Hard water is treated by a process called softening, in which certain metal ions that are dissolved in the water are reduced, most frequently in home applications by the use of membranes in a process called reverse osmosis or ion exchange. Towns and cities may also soften water for their customers by a process called lime softening.
Water hardness is caused by particular metal ions, most often calcium and magnesium, being dissolved in the water. The ions cause the water to have unappealing properties, such as bad taste, a tendency to form soap scum and a tendency for hot water pipes to build up scale to the point of being blocked.
Ion exchange softening works by having the water flow past a resin that is impregnated with sodium ions; the hardness ions are exchanged with the sodium ions, leaving the water softer. The resin has to be periodically regenerated by soaking it in a salt solution, so more sodium ions are put on the resin. The brine that results is high in calcium and magnesium and has to be disposed.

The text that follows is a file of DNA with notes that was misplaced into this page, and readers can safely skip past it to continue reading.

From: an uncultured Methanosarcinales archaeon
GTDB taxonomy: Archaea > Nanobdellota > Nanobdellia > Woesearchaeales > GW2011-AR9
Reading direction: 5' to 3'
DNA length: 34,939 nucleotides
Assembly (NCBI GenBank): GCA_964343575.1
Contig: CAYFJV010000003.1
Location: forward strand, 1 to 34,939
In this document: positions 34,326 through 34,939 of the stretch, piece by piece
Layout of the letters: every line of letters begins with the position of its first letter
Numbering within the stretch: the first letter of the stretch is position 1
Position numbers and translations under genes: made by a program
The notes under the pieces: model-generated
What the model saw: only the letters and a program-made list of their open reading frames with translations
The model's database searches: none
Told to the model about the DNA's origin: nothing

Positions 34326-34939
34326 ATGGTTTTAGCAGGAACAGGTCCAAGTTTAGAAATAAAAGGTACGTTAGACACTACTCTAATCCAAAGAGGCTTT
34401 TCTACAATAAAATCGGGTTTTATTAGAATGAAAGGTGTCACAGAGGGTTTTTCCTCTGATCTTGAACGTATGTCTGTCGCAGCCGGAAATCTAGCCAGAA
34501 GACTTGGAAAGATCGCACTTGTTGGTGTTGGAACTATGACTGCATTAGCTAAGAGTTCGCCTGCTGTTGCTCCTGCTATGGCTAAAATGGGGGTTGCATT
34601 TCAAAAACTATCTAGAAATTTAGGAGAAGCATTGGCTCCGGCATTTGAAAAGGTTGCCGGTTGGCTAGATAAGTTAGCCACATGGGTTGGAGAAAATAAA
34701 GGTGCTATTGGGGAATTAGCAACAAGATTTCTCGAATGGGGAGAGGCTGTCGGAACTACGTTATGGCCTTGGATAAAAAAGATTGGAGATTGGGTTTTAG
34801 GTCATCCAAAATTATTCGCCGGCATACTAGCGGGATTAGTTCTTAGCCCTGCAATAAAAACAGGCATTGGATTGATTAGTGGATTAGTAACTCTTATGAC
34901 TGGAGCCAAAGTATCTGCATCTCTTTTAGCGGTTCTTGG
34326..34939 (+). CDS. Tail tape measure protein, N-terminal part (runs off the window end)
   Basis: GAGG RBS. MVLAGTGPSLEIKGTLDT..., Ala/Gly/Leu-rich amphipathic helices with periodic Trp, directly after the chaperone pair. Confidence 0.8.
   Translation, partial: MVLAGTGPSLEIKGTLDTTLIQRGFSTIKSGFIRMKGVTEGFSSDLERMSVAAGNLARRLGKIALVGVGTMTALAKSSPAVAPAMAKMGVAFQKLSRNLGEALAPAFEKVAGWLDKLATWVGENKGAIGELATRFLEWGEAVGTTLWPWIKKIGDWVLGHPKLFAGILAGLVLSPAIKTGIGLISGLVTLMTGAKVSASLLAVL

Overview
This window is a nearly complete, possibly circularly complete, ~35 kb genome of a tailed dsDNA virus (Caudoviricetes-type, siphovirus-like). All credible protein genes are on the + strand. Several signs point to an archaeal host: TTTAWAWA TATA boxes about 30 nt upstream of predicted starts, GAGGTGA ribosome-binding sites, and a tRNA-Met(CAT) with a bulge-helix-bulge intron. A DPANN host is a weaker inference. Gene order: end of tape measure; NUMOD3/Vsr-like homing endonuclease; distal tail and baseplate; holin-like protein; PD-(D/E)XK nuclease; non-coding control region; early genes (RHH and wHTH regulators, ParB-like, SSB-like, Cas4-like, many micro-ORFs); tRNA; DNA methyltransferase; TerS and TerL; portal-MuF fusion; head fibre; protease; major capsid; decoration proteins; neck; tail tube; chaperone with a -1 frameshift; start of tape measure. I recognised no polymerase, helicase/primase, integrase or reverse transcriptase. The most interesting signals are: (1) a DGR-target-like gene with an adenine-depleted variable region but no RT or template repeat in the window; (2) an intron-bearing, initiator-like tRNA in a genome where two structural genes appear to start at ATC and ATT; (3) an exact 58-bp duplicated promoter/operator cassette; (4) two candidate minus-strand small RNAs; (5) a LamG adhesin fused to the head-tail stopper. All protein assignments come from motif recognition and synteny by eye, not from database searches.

Reverse osmosis works by flowing the water past a membrane that allows water to pass, but not ions, a process called osmosis. Under natural osmosis, water flows from where there is a low concentration to where there is a high salt concentration so that the high concentration zone becomes more dilute. In reverse osmosis, a high pressure is used to overcome this tendency, leading to it being called "reverse." The result is water with virtually no salt on one side of the membrane and a very concentrated salt solution on the other side to be disposed.